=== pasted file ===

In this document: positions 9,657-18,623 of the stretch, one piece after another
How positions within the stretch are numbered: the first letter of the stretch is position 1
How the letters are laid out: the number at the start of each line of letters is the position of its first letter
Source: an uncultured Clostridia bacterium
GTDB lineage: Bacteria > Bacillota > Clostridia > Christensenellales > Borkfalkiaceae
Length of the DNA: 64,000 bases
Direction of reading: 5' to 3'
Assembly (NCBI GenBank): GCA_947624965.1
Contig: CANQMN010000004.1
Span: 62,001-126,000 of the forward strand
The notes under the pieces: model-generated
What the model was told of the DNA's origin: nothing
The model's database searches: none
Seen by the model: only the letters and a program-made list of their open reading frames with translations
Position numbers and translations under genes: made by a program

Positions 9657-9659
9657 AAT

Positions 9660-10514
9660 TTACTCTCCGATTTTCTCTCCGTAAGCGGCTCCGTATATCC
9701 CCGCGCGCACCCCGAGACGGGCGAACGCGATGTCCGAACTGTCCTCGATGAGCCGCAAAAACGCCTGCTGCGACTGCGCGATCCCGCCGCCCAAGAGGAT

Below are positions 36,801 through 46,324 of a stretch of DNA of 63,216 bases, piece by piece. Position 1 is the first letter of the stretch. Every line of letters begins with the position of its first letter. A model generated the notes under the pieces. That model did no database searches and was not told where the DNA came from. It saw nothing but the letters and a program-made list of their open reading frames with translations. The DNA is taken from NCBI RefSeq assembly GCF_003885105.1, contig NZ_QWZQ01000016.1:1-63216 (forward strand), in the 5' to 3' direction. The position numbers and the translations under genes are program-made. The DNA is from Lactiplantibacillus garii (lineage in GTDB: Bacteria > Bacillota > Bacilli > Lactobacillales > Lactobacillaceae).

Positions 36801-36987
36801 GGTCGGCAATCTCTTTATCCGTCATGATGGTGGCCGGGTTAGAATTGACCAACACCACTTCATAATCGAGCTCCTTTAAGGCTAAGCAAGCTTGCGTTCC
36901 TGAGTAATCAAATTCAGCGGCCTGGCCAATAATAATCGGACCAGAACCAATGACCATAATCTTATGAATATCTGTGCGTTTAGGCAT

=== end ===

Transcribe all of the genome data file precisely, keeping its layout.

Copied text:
In this document: positions 9,657-18,623 of the stretch, one piece after another
How positions within the stretch are numbered: the first letter of the stretch is position 1
How the letters are laid out: the number at the start of each line of letters is the position of its first letter
Source: an uncultured Clostridia bacterium
GTDB lineage: Bacteria > Bacillota > Clostridia > Christensenellales > Borkfalkiaceae
Length of the DNA: 64,000 bases
Direction of reading: 5' to 3'
Assembly (NCBI GenBank): GCA_947624965.1
Contig: CANQMN010000004.1
Span: 62,001-126,000 of the forward strand
The notes under the pieces: model-generated
What the model was told of the DNA's origin: nothing
The model's database searches: none
Seen by the model: only the letters and a program-made list of their open reading frames with translations
Position numbers and translations under genes: made by a program

Positions 9657-9659
9657 AAT

Positions 9660-10514
9660 TTACTCTCCGATTTTCTCTCCGTAAGCGGCTCCGTATATCC
9701 CCGCGCGCACCCCGAGACGGGCGAACGCGATGTCCGAACTGTCCTCGATGAGCCGCAAAAACGCCTGCTGCGACTGCGCGATCCCGCCGCCCAAGAGGAT

Below are positions 36,801 through 46,324 of a stretch of DNA of 63,216 bases, piece by piece. Position 1 is the first letter of the stretch. Every line of letters begins with the position of its first letter. A model generated the notes under the pieces. That model did no database searches and was not told where the DNA came from. It saw nothing but the letters and a program-made list of their open reading frames with translations. The DNA is taken from NCBI RefSeq assembly GCF_003885105.1, contig NZ_QWZQ01000016.1:1-63216 (forward strand), in the 5' to 3' direction. The position numbers and the translations under genes are program-made. The DNA is from Lactiplantibacillus garii (lineage in GTDB: Bacteria > Bacillota > Bacilli > Lactobacillales > Lactobacillaceae).

Positions 36801-36987
36801 GGTCGGCAATCTCTTTATCCGTCATGATGGTGGCCGGGTTAGAATTGACCAACACCACTTCATAATCGAGCTCCTTTAAGGCTAAGCAAGCTTGCGTTCC
36901 TGAGTAATCAAATTCAGCGGCCTGGCCAATAATAATCGGACCAGAACCAATGACCATAATCTTATGAATATCTGTGCGTTTAGGCAT